The lights are on
Update: On a special call with investors, Activision disclosed more details about its acquisition of Vivendi's United States holding company. Vivendi, which up until yesterday held 60 percent of Activision Blizzard shares, will now control approximately 12 percent (83 million of 690 outstanding shares). Kotick and Kelly's investor group will hold 24.9 percent of shares, with the pair representing the group on the nominating and governance committee.
In effect, this gives Tencent internal influence among the investor group, but not direct exertion over the direction of Activision Blizzard. However, it was also disclosed that should any member of the investor group decide to sell its shares, there is no right of first refusal. In other words, the shares will be open for bidding without advantage. This allows Tencent (and the others) to exert pressure on Kotick and Kelly privately. Tencent's interest comes from the existing partnership with Activision on Call of Duty Online in China.
As a result of the transaction, Activision is predicting improved performance for this year. We'll know more on August 1 when the company holds its second quarter earnings call.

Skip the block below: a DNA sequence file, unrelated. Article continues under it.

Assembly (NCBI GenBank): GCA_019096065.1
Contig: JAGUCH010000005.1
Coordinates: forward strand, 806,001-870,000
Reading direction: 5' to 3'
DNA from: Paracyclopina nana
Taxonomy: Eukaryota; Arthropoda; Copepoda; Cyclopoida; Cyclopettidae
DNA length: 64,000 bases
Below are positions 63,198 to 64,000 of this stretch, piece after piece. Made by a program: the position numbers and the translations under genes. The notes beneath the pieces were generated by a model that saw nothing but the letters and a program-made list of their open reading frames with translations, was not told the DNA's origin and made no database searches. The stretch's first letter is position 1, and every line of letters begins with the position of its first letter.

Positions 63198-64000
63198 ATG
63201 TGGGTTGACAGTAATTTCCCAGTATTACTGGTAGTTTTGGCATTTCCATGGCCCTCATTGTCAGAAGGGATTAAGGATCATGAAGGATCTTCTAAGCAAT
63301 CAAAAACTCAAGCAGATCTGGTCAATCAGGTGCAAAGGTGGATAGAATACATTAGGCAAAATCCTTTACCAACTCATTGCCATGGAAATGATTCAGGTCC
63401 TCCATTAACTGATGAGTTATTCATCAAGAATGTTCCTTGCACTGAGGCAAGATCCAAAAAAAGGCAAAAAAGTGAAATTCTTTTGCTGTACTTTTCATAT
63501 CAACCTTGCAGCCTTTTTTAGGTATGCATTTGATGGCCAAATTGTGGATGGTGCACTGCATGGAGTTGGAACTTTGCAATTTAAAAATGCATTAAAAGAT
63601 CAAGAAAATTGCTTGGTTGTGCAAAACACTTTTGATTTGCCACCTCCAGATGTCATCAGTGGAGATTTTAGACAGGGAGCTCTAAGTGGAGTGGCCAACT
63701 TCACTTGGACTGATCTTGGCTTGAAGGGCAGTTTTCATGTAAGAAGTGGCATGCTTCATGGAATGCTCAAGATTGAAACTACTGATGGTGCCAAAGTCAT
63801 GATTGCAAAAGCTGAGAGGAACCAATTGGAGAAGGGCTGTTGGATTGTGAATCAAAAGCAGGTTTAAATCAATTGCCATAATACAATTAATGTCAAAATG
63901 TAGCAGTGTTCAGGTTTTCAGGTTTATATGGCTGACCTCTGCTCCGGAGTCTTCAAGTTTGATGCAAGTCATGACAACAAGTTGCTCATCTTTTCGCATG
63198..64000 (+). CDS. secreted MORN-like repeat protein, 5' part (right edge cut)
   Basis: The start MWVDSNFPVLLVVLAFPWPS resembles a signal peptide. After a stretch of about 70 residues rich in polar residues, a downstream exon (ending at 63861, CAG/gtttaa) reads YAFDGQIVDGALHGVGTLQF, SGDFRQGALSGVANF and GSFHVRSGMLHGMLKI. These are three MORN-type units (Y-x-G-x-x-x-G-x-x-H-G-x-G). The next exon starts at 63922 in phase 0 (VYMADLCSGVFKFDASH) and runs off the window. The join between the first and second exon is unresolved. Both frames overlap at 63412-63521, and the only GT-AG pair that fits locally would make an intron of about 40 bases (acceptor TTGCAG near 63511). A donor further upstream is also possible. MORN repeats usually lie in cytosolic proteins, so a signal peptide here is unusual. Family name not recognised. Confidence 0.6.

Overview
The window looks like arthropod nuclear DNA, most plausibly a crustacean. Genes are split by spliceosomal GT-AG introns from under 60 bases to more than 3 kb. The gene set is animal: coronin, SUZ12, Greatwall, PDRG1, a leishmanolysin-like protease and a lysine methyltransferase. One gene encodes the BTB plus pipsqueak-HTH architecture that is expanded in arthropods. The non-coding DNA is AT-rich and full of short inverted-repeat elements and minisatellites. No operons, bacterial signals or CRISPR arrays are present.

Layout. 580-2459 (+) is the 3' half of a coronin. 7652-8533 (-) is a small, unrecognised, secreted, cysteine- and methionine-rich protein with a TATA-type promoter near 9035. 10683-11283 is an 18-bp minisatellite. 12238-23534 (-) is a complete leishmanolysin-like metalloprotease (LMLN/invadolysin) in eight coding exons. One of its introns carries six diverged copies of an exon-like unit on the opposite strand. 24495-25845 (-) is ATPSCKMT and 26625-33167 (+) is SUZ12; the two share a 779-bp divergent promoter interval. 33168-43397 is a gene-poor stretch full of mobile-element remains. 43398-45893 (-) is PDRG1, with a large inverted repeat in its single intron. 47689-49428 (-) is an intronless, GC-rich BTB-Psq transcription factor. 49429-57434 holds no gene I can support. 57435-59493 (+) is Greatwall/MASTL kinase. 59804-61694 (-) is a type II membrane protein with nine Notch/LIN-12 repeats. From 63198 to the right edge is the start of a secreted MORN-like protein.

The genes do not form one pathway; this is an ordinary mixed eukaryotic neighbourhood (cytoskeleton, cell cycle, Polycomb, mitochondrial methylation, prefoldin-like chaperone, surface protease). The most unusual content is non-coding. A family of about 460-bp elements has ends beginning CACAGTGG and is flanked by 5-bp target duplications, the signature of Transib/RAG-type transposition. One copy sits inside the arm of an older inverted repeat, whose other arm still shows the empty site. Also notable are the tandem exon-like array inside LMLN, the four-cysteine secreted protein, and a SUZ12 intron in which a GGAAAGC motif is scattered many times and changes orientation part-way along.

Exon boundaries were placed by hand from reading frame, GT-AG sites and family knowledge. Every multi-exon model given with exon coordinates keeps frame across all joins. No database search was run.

Earlier in the week, we told you that news was coming that could severely shift Activision's financial profile. Late last night, the company announced that it was separating itself from parent Vivendi, and the price tag is enormous.
$5.83 billion dollars of the buyout will come from Activision, while another $2.34 billion will come from a group of investors led by Activision CEO Bobby Kotick and co-chairman Brian Kelly. The pair have put a combined $100 million of their own funds behind the purchase. Tencent, which owns 40 percent of Epic Games is part of this group.
Activision's part of the purchase comes from $1.2 billion of domestic funds, with another $4.6 billion coming from Bank of America, Merrill Lynch, and J.P. Morgan. Activision has managed to accomplish what Vivendi itself couldn't do in over a year of trying to sell its stake: find someone willing and able to buy.
Our TakeThis is the best possible outcome for Activision, which was about to be bled dry by Vivendi. As I discussed earlier in the week, a special dividend that would have pulled $3 billion from the company would have gotten Activision absolutely nothing except debt.
This purchase gives Bobby Kotick and company freedom, and it's going to make him and his investors very rich. One of those investors, Tencent, is of particular interest. Their 40 percent investment in Epic paired with ownership of some part of Activision could have interesting potential down the line. I wouldn't hold my breath for Gears of Duty, though.
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